I have been thinking about my October project of finding daily joys in my life. It's hard to believe that the month passed so quickly! Though I didn't record my joys every single day, I kept a fairly good record, and I am glad.
Two things have been on my mind as I ponder this project's conclusion. One is that joy is rooted in a grateful heart. Noticing my blessings is a sure way to feel happier. During Saturday's adult session of stake conference, our stake president affirmed that idea. He quoted a study of gratitude and well-being (details here). I was pleased to hear that, according to the study, people who kept gratitude journals felt better about their lives. I also love this statement that a friend shared with me recently: "We all know that the Spirit brings joy. The revelation to me is that joy brings the Spirit. When we are happy, the Spirit flows freely -- otherwise it does not." (Truman G. Madsen, "The Joy of the Lord is Your Strength," BYU Devotional, November 21, 2000.)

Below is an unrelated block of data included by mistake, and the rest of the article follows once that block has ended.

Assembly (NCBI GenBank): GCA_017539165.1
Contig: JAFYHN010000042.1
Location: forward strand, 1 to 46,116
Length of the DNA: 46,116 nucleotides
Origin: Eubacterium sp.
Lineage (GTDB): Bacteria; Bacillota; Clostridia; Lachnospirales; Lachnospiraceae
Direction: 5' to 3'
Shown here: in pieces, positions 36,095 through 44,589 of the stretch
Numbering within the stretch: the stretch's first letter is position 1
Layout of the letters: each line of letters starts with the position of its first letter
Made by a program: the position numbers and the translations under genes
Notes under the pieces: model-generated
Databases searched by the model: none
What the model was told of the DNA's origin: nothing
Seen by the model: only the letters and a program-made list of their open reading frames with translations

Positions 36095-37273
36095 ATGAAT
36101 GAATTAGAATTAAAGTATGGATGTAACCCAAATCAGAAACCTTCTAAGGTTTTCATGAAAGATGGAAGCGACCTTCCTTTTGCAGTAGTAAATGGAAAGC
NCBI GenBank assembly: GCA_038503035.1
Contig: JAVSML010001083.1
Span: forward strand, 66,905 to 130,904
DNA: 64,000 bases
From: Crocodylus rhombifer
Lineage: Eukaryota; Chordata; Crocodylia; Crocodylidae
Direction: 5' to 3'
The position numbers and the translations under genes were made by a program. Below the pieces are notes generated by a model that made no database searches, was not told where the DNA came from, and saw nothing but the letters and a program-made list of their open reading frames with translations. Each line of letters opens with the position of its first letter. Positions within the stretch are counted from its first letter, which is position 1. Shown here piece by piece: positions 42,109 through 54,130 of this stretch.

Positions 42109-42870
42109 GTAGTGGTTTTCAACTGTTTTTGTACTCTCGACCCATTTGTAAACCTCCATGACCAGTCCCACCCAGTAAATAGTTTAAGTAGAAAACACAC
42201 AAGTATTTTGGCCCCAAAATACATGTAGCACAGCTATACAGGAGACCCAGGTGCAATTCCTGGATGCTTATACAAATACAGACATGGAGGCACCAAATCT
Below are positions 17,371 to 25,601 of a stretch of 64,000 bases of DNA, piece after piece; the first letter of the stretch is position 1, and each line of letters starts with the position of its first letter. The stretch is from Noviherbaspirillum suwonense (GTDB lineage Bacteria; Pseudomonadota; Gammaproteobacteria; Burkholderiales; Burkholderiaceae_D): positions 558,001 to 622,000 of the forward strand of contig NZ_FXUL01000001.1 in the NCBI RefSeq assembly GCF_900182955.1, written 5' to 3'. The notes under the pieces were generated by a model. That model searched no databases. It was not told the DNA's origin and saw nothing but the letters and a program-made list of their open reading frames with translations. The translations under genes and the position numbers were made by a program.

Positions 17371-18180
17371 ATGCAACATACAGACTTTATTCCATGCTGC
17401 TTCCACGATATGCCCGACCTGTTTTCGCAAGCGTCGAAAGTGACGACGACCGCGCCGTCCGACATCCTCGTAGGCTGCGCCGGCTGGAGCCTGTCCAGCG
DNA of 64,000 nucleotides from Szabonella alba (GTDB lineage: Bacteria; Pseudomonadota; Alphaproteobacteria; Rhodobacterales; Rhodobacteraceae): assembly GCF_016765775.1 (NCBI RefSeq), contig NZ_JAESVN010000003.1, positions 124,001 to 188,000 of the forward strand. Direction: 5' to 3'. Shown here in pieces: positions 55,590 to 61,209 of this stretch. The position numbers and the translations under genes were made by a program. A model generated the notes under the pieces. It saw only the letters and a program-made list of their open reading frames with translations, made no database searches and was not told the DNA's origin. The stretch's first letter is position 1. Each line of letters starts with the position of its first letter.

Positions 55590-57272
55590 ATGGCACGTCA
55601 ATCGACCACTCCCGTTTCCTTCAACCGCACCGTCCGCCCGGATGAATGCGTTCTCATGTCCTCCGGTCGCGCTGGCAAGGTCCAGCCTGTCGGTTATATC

Secondly, my deepest and truest joys are in eternal things. Sure, the good night of sleep, the speedy checker at Walmart, and the compliment from a stranger all boost my mood, but true and lasting happiness comes from my family and my faith. During October, Kate's blessing day brought true joy. Playing with my kids brought true joy. Appreciating God's creations, a rich friendship, and my testimony of the Savior brought joy.
Mostly I have learned (or re-learned) that joy is a choice. It takes thought and effort and wisdom to choose joy in the big things and the little things. I know all too well that joyful moments and events can be obscured by my own poor choices. It is liberating to know I am not a victim of my circumstances. Others' opinions and behavior do not have to drive my mood. Sometimes it's really difficult, but I can choose joy no matter what.
I think that's what God wants for me. After all, He said that "men [and women] are, that they might have joy."